Can a Green Card Holder Invite a Fiance to the U.S.? What You Need To Know About The K-1 Visa

Can a Green Card Holder Invite a Fiance to the U.S.? What You Need To Know About The K-1 Visa

Getting married and starting a life together in the United States requires navigating the fiance visa process if one partner is a U.S. citizen and the other is a foreign national. A K-1 fiance visa ensures your arrival and marriage in the U.S. goes smoothly.

We are often asked, “Can a green card holder petition for a fiance visa?” Unfortunately, the answer is no. 

Only U.S. citizens can petition for K-1 fiance visas for their foreign fiances.

However, we can discuss your options and guide you through the fiance visa process. With the correct information and legal support, you and your fiance can obtain a green card and live together in the U.S.

K-1 Visa Fiance Application

What Is a Fiance Green Card?

A fiance green card, also called a fiance visa or legally a K-1 visa, allows the foreign fiance of a U.S. citizen to enter the United States to get married.

The K-1 visa itself is temporary, but once married, the foreign fiance can apply to adjust status and obtain a two-year conditional green card. The K-1 fiance visa is only given to fiances living outside the United States.

The process has two main steps:

  1. The U.S. citizen petitioner files for a K-1 fiance visa. Once approved, the foreign fiance can enter the U.S.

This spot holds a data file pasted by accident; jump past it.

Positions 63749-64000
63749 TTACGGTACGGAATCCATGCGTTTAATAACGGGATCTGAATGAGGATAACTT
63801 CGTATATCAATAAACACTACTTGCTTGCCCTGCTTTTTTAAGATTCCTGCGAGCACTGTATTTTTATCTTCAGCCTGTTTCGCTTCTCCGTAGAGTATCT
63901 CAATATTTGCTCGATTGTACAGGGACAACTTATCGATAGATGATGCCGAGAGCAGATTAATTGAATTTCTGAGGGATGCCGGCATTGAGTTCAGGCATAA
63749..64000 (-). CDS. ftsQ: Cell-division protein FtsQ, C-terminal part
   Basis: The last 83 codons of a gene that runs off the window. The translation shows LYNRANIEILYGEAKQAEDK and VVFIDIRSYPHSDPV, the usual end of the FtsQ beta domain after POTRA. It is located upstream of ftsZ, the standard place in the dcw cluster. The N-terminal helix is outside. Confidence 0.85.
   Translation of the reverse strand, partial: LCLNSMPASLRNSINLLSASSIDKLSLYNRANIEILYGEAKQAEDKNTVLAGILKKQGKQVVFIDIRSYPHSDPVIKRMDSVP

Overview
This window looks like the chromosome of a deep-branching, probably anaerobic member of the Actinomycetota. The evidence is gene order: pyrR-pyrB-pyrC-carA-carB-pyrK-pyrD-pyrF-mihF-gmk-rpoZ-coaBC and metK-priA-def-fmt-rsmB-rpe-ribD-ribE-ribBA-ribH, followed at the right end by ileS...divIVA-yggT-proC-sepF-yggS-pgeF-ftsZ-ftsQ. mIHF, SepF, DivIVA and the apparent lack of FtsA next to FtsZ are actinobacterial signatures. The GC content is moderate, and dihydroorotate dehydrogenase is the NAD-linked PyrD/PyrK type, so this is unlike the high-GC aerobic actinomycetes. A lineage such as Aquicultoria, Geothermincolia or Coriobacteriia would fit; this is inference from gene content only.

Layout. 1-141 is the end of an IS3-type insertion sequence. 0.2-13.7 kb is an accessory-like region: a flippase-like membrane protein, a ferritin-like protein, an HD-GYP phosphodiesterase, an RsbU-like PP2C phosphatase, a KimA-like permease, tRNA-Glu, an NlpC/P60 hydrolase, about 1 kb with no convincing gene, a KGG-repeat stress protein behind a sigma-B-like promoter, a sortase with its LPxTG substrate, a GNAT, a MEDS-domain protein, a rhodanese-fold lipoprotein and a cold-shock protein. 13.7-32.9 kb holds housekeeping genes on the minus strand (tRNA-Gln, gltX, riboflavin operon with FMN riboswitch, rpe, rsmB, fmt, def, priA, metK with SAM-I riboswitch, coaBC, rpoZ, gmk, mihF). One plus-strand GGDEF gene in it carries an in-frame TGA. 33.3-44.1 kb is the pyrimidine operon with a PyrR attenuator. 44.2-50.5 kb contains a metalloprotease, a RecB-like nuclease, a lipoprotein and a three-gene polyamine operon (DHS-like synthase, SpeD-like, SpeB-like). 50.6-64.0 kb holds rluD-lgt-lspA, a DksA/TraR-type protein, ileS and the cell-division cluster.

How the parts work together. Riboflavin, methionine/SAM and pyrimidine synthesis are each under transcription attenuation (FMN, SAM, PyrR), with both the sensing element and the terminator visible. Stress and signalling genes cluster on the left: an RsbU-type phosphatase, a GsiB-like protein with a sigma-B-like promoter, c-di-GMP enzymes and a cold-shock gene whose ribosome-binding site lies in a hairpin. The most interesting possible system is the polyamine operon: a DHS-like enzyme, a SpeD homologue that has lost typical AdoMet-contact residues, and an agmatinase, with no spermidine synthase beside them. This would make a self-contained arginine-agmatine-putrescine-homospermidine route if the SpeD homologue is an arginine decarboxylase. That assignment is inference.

2. After marrying (within 90 days of arriving in the U.S.), the foreign fiance applies for permanent residence. After two years of conditional status, they can apply to have conditions removed and obtain a 10-year green card.

Eligibility Requirements

In addition to one of you being a U.S. Citizen and getting married within 90 days of arriving in the U.S., the United States Citizenship and Immigration Service (USCIS) has other eligibility requirements for the K-1 visa. For the sake of clarity, the requirements will be listed from the viewpoint of the U.S. citizen petitioning for their foreign national fiance:

  • Neither you nor your fiance is currently married. Both you and your fiance must be single. If either of you were previously married, you must present evidence that you are legally separated from the previous partner. This evidence could be divorce documentation, death certificate, or annulment papers.
  • You and your fiance have met in person during the two years since filing your petition. USCIS does make exceptions for religious, social, or cultural practices or in cases of extreme hardship.
  • You can legally marry in the United States.

You must also prove that your relationship and engagement are bona fide, which translates to “good faith.” To prove your relationship is authentic and that you will get married in the first 90 days of arrival, you can present documents such as:

  • Photos, videos, or visual documents proving your relationship
  • Proof of correspondence
  • Written testimonies from people in your lives
  • Receipts for a wedding venue and wedding plans
  • Invitations
  • Documentation of wedding plans

Although these documents are not all required, they may help strengthen your petition.


To get a K-1 green card, you need to file Form I-129F. The petition will allow you to marry your fiance and obtain the official fiance visa green card. The costs of the process are as follows:

Form / ServiceFee
Form I-129F$535
Form DS-160 for temporary travel and K-1 visas$265
Form I-485, Application to Register Permanent Residence or Adjust StatusTypically $1,140
Biometrics fee, if applicable$85
TotalMinimum $2,025

A marriage-based visa costs $1760 if your spouse lives in the U.S. or $1200 if they live overseas. However, a marriage-based visa often has a longer processing time.

At this time, the average wait time is about 21 months for form I-130, Petition for Alien Relative, which is the first step for getting your spouse a green card. In contrast, for Form I-129F, the average wait time is 13.4 months.